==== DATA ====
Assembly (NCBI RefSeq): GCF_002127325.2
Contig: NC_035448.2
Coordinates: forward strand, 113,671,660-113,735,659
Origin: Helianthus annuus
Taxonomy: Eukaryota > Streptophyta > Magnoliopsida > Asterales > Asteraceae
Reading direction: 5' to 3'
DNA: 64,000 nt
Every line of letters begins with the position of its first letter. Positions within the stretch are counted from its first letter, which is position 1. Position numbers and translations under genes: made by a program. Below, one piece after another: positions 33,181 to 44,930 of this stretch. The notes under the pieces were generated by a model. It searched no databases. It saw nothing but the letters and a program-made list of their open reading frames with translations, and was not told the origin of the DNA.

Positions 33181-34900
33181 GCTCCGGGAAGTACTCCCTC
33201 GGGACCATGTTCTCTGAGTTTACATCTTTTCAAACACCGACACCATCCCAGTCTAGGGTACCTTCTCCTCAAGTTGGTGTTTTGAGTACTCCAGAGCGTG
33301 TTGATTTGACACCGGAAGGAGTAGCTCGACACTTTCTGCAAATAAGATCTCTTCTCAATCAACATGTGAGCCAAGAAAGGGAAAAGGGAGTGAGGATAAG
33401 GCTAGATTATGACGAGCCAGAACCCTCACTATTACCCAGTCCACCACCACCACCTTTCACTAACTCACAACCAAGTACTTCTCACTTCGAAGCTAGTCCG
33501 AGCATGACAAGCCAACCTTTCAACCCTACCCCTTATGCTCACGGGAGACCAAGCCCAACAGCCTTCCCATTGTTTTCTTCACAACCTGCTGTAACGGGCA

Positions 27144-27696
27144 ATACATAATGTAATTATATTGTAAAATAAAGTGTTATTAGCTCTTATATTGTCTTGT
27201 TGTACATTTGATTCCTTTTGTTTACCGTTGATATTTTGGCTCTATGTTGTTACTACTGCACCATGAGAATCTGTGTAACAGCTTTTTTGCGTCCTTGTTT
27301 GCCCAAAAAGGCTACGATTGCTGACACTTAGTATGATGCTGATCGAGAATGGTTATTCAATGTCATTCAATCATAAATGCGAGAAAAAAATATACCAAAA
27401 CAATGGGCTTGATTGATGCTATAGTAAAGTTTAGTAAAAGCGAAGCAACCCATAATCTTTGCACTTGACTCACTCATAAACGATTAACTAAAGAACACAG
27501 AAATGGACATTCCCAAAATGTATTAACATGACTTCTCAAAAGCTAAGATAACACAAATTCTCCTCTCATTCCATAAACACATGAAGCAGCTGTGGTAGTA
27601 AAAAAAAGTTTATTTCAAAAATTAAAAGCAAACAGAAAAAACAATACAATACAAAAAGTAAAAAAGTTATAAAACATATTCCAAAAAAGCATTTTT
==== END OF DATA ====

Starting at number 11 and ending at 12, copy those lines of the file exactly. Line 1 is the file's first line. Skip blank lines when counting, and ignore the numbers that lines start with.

33201 GGGACCATGTTCTCTGAGTTTACATCTTTTCAAACACCGACACCATCCCAGTCTAGGGTACCTTCTCCTCAAGTTGGTGTTTTGAGTACTCCAGAGCGTG
33301 TTGATTTGACACCGGAAGGAGTAGCTCGACACTTTCTGCAAATAAGATCTCTTCTCAATCAACATGTGAGCCAAGAAAGGGAAAAGGGAGTGAGGATAAG